Researchers from the international BASE collaboration at CERN, Switzerland, which is led by the RIKEN Fundamental Symmetries Laboratory, have discovered a new avenue to search for axions--a hypothetical particle that is one of the candidates of dark matter particles. The group, which usually performs ultra-high precision measurements of the fundamental properties of trapped antimatter, has for the first time used the ultra-sensitive superconducting single antiproton detection system of their advanced Penning trap experiment as a sensitive dark matter antenna.
If our current understanding of cosmology is correct, ordinary "visible" matter only makes up 5 percent of the total energy content of the universe. Another 26 percent is believed to be a mysterious substance called "cold dark matter". Because this hypothetical "dark matter" does not interact strongly with ordinary matter, it is extremely hard to detect, and as a result its exact microscopic properties have yet to be understood. One possibility is that "dark matter" is a new type of particle, called an axion. In fact, there are a number of global physics programs hunting for dark matter "axions" or "axion-like particles" using very different types of detectors.
If axions and axion-like dark matter particles (ALPs) exist, they oscillate through the galaxy at characteristic frequencies defined by their masses. In strong magnetic fields, such as those present in Penning trap experiments, the particles might convert into electromagnetically interacting photons. Like a musician hitting a string of their instrument, the converted ALPs would then excite the detection resonators of the sensitive single particle detectors causing them to reverberate, allowing the induced dark matter "sound" to be detected.
Thanks to the ultra-high sensitivity of the single-antiproton detectors used in the BASE experiment, the researchers were able to set new laboratory limits on the coupling of axion-like particles and photons. Though no ALP-induced signal was detected, the axion-to-photon coupling limits which were reached were similar to the limits derived from astrophysical searches and constitute, in a narrow mass range, the best laboratory limits derived so far. The combination of Penning-trap and single particle detection methods furthermore enables detector noise-level calibration by single-particle quantum thermometry, an elegant method that can provide model-independent calibration of coupling limits. In addition, this newly discovered avenue of using precision Penning trap experiments as axion detectors has the potential to be extended to other trap experiments, and to derive axion-photon coupling limits in much broader mass ranges. According to Stefan Ulmer, who heads the Fundamental Symmetries Laboratory, "With a purpose built-experiment, combining the already available technologies with higher magnetic fields, and lower detector temperatures, we are optimistic that we will be able to improve the limits by at least a factor of 100, and with ongoing developments, we may be able to improve the current detection bandwidth by at least a factor of 3,000."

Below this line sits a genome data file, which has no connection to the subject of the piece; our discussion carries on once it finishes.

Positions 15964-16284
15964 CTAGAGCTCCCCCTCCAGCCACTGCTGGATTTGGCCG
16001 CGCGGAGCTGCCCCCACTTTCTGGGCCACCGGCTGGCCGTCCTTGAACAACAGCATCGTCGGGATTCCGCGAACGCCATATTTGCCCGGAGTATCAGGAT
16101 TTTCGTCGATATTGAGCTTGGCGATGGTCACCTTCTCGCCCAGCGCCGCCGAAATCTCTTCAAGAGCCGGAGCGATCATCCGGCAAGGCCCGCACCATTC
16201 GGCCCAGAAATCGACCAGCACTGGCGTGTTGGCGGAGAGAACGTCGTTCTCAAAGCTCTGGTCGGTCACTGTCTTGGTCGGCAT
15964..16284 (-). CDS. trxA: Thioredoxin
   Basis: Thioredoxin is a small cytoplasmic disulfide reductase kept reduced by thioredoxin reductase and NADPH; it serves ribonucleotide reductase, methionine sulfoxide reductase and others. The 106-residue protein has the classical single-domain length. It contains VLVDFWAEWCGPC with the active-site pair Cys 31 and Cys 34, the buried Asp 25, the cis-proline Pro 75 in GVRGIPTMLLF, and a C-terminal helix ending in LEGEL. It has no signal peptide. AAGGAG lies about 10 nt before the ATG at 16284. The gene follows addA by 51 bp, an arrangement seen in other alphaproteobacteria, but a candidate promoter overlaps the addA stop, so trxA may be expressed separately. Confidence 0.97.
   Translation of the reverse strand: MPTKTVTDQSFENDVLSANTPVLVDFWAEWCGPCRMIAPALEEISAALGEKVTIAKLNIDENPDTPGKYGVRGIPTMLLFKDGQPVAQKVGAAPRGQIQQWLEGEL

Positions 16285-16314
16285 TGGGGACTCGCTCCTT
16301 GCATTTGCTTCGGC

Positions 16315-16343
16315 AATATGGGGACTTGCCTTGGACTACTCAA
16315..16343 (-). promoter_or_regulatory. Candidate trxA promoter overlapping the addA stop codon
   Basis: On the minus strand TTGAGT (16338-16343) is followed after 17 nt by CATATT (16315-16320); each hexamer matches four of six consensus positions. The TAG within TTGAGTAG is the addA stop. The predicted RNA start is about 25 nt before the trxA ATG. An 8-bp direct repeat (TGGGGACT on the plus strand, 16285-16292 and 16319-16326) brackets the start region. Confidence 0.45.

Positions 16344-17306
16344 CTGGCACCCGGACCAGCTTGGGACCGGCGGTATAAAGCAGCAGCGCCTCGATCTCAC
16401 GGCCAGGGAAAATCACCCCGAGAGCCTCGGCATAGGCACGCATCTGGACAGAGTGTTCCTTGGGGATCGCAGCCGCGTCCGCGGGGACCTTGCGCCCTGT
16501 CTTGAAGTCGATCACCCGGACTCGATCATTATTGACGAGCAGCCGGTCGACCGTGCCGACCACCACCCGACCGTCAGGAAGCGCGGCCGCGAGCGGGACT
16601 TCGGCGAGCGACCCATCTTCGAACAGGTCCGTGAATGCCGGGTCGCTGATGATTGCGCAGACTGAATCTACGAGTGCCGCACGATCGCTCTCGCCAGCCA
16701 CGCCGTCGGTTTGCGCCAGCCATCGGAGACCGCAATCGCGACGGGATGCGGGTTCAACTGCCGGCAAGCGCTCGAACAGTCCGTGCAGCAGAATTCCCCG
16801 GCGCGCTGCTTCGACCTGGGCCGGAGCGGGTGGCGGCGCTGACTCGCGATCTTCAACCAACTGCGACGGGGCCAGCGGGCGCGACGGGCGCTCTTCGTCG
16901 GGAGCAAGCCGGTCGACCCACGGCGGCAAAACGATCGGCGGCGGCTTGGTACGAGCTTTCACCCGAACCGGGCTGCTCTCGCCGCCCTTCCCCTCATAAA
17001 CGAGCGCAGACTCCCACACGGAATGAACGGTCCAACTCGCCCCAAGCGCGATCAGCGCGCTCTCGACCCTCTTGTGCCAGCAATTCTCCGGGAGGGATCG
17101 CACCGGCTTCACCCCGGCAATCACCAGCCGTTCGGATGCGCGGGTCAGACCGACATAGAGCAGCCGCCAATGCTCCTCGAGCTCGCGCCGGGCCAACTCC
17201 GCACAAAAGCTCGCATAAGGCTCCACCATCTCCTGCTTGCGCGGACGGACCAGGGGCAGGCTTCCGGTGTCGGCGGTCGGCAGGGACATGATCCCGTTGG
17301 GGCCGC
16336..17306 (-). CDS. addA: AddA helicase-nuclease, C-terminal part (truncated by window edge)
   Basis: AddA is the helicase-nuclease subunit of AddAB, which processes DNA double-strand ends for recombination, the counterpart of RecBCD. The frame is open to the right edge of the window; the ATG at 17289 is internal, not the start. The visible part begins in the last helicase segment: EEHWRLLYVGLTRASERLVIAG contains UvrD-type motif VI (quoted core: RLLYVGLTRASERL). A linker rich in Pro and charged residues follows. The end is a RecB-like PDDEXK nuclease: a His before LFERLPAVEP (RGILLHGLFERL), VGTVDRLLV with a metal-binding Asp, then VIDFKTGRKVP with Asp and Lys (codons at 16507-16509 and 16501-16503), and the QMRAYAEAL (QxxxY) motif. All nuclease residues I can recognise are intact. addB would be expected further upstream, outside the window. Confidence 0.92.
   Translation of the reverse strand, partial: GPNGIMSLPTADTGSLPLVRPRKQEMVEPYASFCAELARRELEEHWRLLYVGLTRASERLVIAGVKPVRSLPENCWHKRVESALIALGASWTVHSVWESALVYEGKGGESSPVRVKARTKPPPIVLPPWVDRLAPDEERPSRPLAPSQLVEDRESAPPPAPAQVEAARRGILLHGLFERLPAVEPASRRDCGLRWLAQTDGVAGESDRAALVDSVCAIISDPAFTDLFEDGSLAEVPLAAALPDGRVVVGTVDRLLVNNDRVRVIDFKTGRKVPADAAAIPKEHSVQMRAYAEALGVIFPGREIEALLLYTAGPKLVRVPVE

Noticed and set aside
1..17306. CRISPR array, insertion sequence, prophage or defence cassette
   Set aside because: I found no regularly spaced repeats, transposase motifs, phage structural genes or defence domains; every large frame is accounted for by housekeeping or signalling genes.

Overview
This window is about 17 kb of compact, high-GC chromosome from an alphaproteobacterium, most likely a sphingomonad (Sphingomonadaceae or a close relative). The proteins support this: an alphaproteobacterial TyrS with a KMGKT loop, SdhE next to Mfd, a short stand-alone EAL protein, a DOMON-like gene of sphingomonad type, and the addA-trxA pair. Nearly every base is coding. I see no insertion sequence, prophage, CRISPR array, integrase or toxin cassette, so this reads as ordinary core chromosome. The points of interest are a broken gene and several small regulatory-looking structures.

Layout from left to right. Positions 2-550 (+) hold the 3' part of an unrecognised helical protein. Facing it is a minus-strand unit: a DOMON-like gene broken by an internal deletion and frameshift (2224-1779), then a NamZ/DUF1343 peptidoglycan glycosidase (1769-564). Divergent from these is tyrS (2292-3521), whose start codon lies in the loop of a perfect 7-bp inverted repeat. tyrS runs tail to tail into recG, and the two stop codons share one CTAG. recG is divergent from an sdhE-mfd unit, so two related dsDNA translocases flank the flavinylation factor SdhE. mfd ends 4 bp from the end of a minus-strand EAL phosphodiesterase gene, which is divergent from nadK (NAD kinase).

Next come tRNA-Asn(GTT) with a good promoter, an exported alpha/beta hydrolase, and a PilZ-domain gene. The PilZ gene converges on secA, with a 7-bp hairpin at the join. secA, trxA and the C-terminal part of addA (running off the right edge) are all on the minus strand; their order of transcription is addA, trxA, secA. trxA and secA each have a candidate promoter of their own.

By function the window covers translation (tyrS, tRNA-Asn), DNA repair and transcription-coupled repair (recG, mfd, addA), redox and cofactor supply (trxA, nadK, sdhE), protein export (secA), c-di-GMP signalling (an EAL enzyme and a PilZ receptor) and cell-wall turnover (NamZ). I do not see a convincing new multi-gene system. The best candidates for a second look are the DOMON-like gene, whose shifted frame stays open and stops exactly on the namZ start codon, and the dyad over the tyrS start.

The work, published today in Physical Review Letters, was carried out by members of the BASE collaboration. BASE consists of scientists from RIKEN Fundamental Symmetries Laboratory, the European Center for Nuclear Research (CERN), the Max Planck Institute for Nuclear Physics in Heidelberg, the Johannes Gutenberg University Mainz (JGU), the Helmholtz Institute Mainz (HIM), the University of Tokyo, the GSI Darmstadt, the Leibniz University Hannover, and the Physikalisch-Technische Bundesanstalt (PTB) Braunschweig. The research was performed as part of the work of the Max Planck-RIKEN-PTB Center for Time, Constants and Fundamental Symmetries, an international group established to develop high-precision measurements to better understand the physics of our Universe.